3. Data Storage and Protection

As the “lifecycle of data” indicates, usually data generated from a research project is not discarded after the results are published. Instead, it would be kept for future research and application. For example, the same dataset might be analyzed with new methods to answer additional research questions, or it might be used by other research groups in different studies. Because of the potential value of existing data, researchers (especially research team leaders and PIs) should develop plans to evaluate, store, and retain the data after a research project is concluded. Ideally, planning for data preservation should take place at the beginning of a project. This plan should specify the methods, techniques, and devices that will be used for storing data, the period of data retention, as well as measures that will be taken to ensure data security.

 

3.1 Methods of data storage

When choosing the proper method for storing research data, one should take into account the scope, format, and volume of the anticipated data as well as the intended length of storage. As we explain in Unit 1, research data includes a broad range of information, such as test results, samples, graphics, experimental procedures, and preliminary analysis. Given the limitations in space, equipment, and personnel, it is likely that only a proportion of the “raw data” will be retained. After analyzing data and publishing the results, a research group should collectively evaluate all the data sets generated in the project and decide which ones should be stored. The selection should be based on assessment of different categories of data (e.g., test results vs. lab notes); one should not pick and choose the “best performing” subsets of data, which will lead to biases in future analysis.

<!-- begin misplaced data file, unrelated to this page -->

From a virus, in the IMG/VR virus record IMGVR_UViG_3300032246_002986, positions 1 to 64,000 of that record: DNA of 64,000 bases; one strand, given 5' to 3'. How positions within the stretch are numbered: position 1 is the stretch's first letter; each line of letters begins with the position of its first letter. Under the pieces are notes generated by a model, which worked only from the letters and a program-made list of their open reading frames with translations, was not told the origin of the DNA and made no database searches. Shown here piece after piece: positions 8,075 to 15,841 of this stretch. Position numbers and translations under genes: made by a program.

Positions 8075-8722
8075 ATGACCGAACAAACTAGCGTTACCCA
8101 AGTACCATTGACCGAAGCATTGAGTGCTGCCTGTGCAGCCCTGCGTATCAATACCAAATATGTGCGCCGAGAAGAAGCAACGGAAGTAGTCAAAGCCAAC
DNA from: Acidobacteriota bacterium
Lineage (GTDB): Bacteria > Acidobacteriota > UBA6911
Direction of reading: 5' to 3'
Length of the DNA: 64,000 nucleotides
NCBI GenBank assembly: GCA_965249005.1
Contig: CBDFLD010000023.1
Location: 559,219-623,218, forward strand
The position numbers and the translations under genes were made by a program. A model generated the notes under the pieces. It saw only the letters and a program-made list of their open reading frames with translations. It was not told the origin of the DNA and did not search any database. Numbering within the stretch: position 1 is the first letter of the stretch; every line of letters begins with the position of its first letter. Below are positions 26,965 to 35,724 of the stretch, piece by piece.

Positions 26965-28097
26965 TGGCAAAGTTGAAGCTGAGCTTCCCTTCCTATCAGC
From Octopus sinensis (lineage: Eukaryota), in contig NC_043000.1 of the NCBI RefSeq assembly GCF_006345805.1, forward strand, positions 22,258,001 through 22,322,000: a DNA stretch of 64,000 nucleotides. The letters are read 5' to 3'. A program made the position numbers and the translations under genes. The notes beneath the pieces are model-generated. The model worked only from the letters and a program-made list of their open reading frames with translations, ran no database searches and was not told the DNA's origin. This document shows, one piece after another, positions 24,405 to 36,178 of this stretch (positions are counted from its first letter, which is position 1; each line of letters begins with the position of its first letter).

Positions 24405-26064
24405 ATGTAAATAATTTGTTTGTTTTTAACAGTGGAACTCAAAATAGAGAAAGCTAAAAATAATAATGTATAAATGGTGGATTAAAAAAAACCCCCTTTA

Based on its format, data can be categorized as physical or electronic. Physical data might include material samples, hardcopies of test results, lab notes, written analysis, etc. Material samples should be stored in appropriate containers and sometimes kept in the refrigerator; hardcopies of written data are usually complied in binders and placed in secured cabinets. Electronic data includes any digital files of texts, graphics, tables, audio and video records. Electronic data can be stored on common digital storage devices, such as computer disks, portable hard drives, and CDs. Some data generated in the past is stored on tapes. Recently some researchers prefer to store their data on secured online space. Such service is often enabled by cloud-based technology. While cloud-based service provides convenient access to data, there is risk associated with storing data on the cloud. We discuss this issue later in Data Security.

The choice of medium for data storage should also take into account their durability. For example, CDs are easy to copy and transport, but their durability is limited. We should also pay attention to the compatibility of a storage device with the development of new digital technology. To prevent accidental loss, it is a good practice to retain multiple copies of important data sets. These copies might be stored on different media for different purposes. For example, CDs might be used for transporting data to other locations, and hard drives can be stored in locked cabinets for long-term preservation. For researchers who deal with large volume of data in multiple formats, it is essential to properly index the stored data, so that a stored data set can be easily located by current as well as future members of the research group.

 

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